December 1, 2017 is one of the saddest days in my life as a video content creator; a day that one whole calendar year later still makes me wonder what could have been.
I’m talking about the day that VidMe announced that they were closing down.
For those who don’t know, VidMe was a YouTube alternative that was online from 2014 to December 15 of 2017. The platform was essentially a crossover between YouTube and Reddit. I started using VidMe about five weeks before they announced that they were shutting down their site, and while the TTOR VidMe channel had only five followers after that time, several of the videos I uploaded there got hundreds and hundreds of views, and I was excited about the possibility of VidMe becoming the primary platform for TTOR videos.
In my article The Long-Awaited Update, And What Is Next For TTOR on my old blog, I talked about how there was no creationist content on VidMe, and how I felt that God wanted me to have a presence on VidMe. I also said I intended to eventually transition TTOR from YouTube to VidMe. While I didn’t specifically say so in the article, I had wanted TTOR to be the first YEC ministry on VidMe. During this time, I was aware of BitChute’s existence, but I was not that interested in BitChute due to its less flashy appearance. I figured at best BitChute could be a possibility for backing up videos, but since I was smitten by the polish and functionality of VidMe, I was not seriously considering BitChute as a home for TTOR content.
All that changed on the evening of December 1st, 2017. I was starting my overnight work shift on that night, and I was checking my phone to see what was going on with VidMe. I noticed that I had a message from a gamer called NathanSifuGaming talking about VidMe closing down soon. It didn’t take me long to find VidMe’s Medium article where they announced that they were closing down and deleting their site on December 15, 2017.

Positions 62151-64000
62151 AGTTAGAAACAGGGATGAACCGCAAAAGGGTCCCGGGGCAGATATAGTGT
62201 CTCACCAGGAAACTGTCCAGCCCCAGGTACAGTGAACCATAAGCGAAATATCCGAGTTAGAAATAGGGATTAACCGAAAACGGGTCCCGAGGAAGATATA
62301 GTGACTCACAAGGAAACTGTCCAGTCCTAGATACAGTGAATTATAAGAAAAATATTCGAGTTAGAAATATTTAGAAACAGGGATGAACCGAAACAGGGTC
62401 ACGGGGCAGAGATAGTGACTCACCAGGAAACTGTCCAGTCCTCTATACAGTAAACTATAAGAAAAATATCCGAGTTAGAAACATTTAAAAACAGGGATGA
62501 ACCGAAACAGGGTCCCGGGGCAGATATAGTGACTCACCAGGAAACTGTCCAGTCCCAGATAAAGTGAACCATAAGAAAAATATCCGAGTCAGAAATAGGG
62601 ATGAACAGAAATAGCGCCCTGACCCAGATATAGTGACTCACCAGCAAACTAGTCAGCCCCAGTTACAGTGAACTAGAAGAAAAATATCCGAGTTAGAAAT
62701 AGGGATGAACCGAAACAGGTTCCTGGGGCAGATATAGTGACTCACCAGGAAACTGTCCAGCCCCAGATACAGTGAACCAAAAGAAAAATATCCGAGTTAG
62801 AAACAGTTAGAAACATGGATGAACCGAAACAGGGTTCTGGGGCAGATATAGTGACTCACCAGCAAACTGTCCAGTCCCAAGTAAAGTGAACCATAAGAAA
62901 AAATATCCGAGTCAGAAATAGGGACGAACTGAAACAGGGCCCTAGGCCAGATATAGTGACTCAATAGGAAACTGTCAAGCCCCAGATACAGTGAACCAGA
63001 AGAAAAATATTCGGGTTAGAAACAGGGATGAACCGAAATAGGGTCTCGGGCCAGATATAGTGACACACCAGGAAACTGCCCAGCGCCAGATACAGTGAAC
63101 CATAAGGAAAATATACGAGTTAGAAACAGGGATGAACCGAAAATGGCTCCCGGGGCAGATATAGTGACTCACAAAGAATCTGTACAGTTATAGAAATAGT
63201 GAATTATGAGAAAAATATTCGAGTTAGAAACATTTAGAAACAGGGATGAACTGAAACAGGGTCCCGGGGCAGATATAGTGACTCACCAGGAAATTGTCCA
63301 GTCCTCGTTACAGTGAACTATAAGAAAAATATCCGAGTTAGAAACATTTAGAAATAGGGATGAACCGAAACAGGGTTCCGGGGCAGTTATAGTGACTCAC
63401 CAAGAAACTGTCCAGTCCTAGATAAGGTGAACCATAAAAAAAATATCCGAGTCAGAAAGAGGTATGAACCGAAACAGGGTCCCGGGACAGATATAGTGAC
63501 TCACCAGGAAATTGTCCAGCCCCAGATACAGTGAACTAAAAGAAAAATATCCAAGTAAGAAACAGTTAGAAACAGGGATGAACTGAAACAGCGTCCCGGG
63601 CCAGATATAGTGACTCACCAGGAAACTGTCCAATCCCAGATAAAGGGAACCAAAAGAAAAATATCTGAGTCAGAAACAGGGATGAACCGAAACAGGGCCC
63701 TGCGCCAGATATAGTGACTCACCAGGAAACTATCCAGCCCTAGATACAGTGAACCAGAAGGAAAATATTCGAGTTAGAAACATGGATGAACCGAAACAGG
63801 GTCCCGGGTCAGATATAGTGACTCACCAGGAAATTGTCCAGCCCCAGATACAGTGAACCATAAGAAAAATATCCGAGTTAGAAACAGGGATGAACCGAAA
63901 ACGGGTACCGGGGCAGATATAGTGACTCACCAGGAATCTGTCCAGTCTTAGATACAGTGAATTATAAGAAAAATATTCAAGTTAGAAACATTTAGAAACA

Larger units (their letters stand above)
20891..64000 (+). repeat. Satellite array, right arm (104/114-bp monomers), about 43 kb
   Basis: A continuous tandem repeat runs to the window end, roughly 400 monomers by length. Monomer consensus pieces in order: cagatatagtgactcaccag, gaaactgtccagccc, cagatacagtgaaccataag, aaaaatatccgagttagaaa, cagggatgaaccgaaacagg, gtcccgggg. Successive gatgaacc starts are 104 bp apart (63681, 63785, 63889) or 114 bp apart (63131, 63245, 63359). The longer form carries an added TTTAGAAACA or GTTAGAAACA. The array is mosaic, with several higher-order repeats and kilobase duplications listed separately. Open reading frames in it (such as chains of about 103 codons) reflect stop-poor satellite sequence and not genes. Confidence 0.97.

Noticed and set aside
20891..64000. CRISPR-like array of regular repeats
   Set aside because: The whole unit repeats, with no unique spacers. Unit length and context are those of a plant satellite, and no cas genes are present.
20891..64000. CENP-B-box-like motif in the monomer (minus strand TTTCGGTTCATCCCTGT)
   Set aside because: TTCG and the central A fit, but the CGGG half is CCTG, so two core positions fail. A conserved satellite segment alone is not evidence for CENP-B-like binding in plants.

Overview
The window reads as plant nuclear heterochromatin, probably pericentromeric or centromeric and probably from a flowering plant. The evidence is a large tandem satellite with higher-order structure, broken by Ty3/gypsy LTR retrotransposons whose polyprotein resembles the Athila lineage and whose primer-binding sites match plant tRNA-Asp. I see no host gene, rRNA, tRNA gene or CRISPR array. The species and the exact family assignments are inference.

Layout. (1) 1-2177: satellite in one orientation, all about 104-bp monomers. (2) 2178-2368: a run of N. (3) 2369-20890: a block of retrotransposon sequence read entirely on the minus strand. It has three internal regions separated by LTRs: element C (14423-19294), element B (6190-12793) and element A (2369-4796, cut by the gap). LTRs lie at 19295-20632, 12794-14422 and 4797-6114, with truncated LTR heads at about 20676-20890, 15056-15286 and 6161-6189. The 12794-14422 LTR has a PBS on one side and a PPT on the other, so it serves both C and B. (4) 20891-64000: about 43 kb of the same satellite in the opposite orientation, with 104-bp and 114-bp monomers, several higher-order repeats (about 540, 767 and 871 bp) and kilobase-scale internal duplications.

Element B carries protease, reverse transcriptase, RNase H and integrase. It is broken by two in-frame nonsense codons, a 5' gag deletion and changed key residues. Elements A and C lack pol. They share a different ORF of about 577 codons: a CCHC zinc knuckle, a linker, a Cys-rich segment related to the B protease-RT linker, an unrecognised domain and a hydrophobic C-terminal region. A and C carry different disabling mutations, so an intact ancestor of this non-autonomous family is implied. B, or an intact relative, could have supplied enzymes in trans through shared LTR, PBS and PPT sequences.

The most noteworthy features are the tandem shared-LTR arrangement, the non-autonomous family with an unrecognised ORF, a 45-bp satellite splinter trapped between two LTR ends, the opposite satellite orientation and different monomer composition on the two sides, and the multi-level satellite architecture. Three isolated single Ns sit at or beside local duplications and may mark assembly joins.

At first, I was completely crushed. I had just found an alternative to YouTube that I really liked and was excited about, and it was now being taken away from me, leaving me with just YouTube again.
However, as the night went on, I realized that I couldn’t rely on YouTube for posting TTOR videos due to YouTube’s censoring ways, so not too long after the announcement, I decided to create TTOR channels on BitChute and a now-defunct platform called PewTube, and I decided that while I would keep posting TTOR videos to YouTube, I would also upload them to both BitChute and PewTube.
It’s funny how life works out. If VidMe had never closed down, I would never have started the TTOR BitChute channel, and TTOR would never have become (to my knowledge) the largest young earth creationist ministry on BitChute with 76 subscribers at the time of this writing, and averaging almost 133 views per video on BitChute.
Looking back, it turns out that God did want me to have a TTOR presence on a YouTube alternative where there were no creationist ministries present, and I did end up becoming the first YEC ministry on a YouTube alternative, and I did end up leaving YouTube completely in order to make an alternative video-sharing platform the primary home for TTOR. That platform just happened to be BitChute instead of VidMe.
While VidMe closing down crushed my dreams of making VidMe the new home for TTOR videos, it was VidMe closing down that served as the gateway for TTOR into the alt-tech world, and it was the event that lead to TTOR becoming an online ministry that exists almost purely on alt-tech social media platforms.
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